JIM LEHRER: The U.S. Treasury called today for regulating non-banking financial companies, such as AIG. Secretary Timothy Geithner faced a House hearing days after congressional anger exploded over the AIG bonuses.
Jeffrey Brown has our lead story report.
JEFFREY BROWN: At the outset, Secretary Geithner and the chair of the Federal Reserve, Ben Bernanke, moved to try to defuse the tensions of last week over the AIG bonuses. Geithner asked lawmakers to give the Treasury new power to seize crucial financial firms in the future, if necessary.
TIMOTHY GEITHNER, Treasury Secretary: AIG highlights very broad failures of our financial system. Our regulatory system was not equipped to prevent the build-up of dangerous levels of risk. Compensation practice rewarded short-term profits over long-term financial stability, overwhelming the checks and balances in the system.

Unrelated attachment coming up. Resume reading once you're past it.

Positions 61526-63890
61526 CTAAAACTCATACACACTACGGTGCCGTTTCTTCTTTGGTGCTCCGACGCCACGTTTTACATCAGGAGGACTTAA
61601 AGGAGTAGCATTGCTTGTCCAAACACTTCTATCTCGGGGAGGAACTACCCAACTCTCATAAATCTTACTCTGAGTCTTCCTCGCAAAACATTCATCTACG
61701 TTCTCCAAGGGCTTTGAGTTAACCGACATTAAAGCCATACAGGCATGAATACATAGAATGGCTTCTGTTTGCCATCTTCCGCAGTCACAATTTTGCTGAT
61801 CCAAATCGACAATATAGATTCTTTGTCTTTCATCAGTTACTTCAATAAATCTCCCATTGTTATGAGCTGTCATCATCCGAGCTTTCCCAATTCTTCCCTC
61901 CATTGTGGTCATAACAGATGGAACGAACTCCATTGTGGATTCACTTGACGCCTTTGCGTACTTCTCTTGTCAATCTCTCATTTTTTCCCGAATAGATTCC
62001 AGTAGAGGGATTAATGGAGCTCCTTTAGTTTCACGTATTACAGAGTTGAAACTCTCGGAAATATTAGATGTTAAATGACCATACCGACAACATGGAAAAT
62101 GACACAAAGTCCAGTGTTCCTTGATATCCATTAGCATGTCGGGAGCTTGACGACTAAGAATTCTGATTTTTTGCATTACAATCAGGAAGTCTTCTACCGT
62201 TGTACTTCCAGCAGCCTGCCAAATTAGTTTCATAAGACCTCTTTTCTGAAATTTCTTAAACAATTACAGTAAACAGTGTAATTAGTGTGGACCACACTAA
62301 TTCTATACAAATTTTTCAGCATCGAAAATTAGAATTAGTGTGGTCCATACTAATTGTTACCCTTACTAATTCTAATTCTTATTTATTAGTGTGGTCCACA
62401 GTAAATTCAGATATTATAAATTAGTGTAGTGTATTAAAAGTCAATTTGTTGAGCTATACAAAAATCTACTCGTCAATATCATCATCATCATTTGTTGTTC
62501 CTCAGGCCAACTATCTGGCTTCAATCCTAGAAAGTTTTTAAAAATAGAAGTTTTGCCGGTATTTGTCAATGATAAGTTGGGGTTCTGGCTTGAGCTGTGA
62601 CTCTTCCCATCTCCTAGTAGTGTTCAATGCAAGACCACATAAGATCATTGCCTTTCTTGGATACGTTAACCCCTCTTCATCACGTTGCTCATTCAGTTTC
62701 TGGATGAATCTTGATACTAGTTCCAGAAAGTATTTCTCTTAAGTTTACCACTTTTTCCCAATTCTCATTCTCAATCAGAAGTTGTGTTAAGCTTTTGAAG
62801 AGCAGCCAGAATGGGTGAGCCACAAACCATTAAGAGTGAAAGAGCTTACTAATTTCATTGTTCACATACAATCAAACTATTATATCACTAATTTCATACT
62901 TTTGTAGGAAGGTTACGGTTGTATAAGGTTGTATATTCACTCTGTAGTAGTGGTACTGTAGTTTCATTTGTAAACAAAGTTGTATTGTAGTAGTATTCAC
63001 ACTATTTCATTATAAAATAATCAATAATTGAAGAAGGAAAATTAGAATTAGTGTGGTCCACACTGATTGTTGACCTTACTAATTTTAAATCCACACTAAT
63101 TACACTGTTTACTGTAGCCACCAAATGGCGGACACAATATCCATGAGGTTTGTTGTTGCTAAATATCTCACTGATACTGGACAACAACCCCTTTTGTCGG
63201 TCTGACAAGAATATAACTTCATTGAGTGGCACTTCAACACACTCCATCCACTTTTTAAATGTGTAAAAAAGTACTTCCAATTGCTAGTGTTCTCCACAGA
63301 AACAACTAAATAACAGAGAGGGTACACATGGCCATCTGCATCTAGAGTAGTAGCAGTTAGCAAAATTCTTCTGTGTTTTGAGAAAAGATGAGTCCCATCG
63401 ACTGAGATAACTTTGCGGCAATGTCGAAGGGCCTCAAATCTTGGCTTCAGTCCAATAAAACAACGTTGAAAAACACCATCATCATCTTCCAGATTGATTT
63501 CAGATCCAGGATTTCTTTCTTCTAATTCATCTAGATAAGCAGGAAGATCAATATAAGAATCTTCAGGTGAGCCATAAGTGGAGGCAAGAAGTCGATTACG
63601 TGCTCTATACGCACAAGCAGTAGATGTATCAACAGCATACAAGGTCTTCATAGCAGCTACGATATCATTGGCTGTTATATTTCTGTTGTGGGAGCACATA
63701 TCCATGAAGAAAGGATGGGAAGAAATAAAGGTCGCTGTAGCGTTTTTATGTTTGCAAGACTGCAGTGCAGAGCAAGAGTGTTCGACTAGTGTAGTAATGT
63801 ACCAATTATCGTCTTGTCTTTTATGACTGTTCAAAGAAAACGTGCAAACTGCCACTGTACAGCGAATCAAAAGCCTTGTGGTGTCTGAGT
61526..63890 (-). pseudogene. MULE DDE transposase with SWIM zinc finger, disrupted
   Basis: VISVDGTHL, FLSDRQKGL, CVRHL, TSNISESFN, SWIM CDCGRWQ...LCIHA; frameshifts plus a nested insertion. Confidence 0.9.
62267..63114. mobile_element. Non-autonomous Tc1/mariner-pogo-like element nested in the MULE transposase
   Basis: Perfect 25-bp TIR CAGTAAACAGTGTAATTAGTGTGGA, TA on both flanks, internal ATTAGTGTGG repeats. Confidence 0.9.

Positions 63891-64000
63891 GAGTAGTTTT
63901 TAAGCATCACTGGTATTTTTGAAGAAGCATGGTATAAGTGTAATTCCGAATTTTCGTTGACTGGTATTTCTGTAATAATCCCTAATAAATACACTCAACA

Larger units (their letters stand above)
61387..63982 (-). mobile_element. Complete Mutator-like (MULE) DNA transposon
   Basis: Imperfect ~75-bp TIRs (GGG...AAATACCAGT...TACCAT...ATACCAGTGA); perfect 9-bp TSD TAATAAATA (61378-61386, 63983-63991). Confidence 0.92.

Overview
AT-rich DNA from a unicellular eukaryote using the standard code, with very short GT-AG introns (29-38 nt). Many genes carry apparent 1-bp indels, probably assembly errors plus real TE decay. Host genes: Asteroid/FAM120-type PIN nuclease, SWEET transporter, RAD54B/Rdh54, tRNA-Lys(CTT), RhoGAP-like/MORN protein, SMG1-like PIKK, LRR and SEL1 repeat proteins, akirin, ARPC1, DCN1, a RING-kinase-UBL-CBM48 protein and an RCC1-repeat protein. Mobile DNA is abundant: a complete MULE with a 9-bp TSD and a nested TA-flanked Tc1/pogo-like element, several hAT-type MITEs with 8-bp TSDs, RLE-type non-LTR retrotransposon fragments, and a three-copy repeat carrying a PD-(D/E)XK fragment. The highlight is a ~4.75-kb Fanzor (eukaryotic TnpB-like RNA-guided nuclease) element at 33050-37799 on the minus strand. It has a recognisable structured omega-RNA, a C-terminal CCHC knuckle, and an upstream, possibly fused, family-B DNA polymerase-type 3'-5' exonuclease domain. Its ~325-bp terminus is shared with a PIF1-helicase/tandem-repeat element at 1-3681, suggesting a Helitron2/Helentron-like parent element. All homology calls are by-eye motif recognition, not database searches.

The proposed resolution authority would allow the government to provide financial assistance to make loans to an institution, to purchase its obligations or assets, to assume or guarantee its liabilities, and purchase an equity interest.
The U.S. government, as conservator or receiver, would have additional powers to sell or transfer the assets or liabilities of the institution in question, to renegotiate or repudiate the institution’s contracts, and prevent certain financial contracts with the institution from being terminated on account of conservatorship or receivership.
Bernanke defends AIG rescue
JEFFREY BROWN: The Federal Reserve mounted the initial rescue of AIG last fall, and Chairman Bernanke defended that move today. He said the insurance giant could have taken the financial system down with it.